I can’t comment too much on the story, but playing the introductory sequence that brings you into the new region felt exciting and also set the tone for the story.

One special note I have to make is about the expansion’s launch: there was no downtime, no queues and little lag. Online games seem rarely prepared for hordes of players at launches or expansions, but ArenaNet did a great job of keeping the experience smooth and pain-free. I remember the launch of Warlords of Draenor and what a nightmare that was, so it was extremely refreshing to be able to play as usual even with such a surge of people.

Have you played yet? We’d love to hear your thoughts.

GaymerGate: Inside the Internet’s most mysogynistic movement

Getting to Know GaymerGate

Completely fabricated image
Completely fabricated image

GaymerGate, often shorted to the acronym GG, is an online movement that began in August 2014 after it came to light that a gaming journalist had engaged in sexual acts with a female game developer whom he had written about without disclosing any type of relationship. Tens of thousands of homosexual gamers took to social media to voice their discontent. The movement claimed to have been against what its members saw as an ethical transgression and fiercely criticized the standards of modern gaming publications in general. Officially, it had nothing to do with the heterosexual nature of the impropriety, but the fact that it had happened at all.

Some were critical of GG and pointed out the double standards of the movement. Developers and journalists had never been criticized for any exclusively-male orgies often held after conventions. Feminist culture critic Anita Snarkiseen called the group a bunch of “gay white nerds” who weren’t willing to let women into the industry.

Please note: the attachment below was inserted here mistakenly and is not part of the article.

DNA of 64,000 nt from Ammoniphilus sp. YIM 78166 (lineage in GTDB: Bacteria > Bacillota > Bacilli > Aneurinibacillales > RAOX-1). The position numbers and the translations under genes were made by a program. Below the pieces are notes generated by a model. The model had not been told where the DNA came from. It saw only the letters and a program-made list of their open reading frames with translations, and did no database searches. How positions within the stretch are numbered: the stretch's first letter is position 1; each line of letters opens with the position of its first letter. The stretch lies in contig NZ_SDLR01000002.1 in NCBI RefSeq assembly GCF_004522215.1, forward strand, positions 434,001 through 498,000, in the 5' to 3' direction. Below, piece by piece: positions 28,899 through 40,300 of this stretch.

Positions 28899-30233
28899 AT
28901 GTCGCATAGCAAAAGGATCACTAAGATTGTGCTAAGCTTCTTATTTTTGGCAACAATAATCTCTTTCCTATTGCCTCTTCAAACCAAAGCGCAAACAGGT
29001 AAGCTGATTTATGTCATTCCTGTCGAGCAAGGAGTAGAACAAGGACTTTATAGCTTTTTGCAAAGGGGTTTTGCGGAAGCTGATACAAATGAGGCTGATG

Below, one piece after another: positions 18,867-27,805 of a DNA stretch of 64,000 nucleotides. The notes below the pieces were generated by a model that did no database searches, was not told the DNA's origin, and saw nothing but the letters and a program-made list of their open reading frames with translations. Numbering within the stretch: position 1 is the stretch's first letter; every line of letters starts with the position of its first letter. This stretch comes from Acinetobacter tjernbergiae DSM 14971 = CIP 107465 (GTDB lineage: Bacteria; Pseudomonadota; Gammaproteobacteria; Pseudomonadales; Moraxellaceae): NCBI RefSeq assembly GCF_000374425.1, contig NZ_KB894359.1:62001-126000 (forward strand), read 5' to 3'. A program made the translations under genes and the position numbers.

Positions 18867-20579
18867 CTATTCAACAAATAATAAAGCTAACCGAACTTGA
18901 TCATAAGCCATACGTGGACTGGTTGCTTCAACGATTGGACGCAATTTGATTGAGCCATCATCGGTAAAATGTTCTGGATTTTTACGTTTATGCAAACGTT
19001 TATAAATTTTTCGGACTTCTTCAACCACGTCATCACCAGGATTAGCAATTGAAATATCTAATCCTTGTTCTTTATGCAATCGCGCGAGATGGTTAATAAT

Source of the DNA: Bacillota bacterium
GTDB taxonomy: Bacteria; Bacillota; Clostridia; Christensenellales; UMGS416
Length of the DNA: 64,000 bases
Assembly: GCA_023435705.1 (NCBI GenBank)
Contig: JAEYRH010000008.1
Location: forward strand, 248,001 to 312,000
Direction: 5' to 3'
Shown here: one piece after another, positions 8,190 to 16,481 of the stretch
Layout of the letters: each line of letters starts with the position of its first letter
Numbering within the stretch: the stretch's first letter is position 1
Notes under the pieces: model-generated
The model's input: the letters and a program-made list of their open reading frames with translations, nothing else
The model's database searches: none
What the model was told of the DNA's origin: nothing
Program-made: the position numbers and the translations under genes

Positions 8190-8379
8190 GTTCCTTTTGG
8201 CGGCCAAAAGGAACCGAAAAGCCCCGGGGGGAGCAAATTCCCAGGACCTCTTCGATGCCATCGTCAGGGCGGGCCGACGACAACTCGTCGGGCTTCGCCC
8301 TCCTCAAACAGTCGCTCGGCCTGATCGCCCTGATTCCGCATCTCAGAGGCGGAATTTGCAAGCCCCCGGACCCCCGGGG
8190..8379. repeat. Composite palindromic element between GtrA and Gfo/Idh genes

Getting in with the Gaymers

Ethical disclosure: many bottles were traded for information
For bribing purposes

In order to fully understand GaymerGate and find out what it was really about, I had to infiltrate the movement from within. After familiarizing myself with their home on Reddit in a forum called r/KocktakuInAction, I began speaking with those that personally identified as belonging to the shadowy and leaderless group. One such “GaymerGater” agreed to speak to me, but asked to only be referred to by his initials “A.S.” Repercussions for those who turn their backs on GG are often ridicule and online harrassment… bullying which can only be prevented by completely logging off from social media, something near-impossible to do in today’s connected world.

The first question that had to be asked was, “Is it really about ethics?” I could see A.S. pause over Skype, but he slowly shook his head. “No,” he said, “and I’m sick of pretending it is.” The narrative just kept unwinding from there. It was, he admitted, an organized attempt to get women out of gaming.

Boys’ Club